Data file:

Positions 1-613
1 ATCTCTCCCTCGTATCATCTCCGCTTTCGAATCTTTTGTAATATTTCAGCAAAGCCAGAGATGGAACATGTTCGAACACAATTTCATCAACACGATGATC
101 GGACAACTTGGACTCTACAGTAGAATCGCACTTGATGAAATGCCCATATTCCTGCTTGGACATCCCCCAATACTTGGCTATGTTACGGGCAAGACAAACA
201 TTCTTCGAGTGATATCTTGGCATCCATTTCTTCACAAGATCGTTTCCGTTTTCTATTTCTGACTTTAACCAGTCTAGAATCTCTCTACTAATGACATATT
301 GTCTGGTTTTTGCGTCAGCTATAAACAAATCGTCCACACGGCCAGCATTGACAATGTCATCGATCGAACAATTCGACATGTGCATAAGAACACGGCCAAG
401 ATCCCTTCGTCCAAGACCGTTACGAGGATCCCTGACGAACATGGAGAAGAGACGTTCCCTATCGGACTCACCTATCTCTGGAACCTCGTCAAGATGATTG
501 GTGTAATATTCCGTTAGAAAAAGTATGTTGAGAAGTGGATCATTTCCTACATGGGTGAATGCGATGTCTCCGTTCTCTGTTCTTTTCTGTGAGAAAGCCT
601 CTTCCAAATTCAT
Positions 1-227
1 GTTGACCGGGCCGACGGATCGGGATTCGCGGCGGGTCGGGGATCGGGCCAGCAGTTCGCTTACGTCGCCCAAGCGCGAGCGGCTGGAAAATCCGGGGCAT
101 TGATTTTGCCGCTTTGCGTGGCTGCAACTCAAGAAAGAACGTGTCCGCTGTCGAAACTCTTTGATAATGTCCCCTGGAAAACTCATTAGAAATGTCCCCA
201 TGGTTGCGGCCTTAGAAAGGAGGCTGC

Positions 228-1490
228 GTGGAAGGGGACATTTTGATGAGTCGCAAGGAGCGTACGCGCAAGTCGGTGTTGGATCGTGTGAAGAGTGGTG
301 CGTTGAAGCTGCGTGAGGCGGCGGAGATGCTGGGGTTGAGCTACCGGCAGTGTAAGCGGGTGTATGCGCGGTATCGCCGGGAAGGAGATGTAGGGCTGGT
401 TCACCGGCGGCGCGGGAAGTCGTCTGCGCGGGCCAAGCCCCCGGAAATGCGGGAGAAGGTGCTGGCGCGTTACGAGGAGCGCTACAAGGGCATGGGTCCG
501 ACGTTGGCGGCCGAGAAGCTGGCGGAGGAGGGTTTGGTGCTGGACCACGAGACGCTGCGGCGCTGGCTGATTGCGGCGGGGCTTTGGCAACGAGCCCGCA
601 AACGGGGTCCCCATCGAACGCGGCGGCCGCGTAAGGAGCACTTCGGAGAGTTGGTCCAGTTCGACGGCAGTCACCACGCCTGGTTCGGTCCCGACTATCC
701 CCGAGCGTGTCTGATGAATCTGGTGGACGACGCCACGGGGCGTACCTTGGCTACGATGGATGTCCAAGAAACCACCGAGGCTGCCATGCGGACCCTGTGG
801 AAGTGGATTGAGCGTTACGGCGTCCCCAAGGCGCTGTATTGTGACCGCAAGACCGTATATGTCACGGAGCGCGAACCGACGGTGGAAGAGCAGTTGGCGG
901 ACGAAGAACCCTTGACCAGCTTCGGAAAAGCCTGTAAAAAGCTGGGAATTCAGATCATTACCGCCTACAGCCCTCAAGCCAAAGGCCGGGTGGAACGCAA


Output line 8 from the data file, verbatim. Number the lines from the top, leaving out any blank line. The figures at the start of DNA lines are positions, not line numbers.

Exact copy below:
601 CTTCCAAATTCAT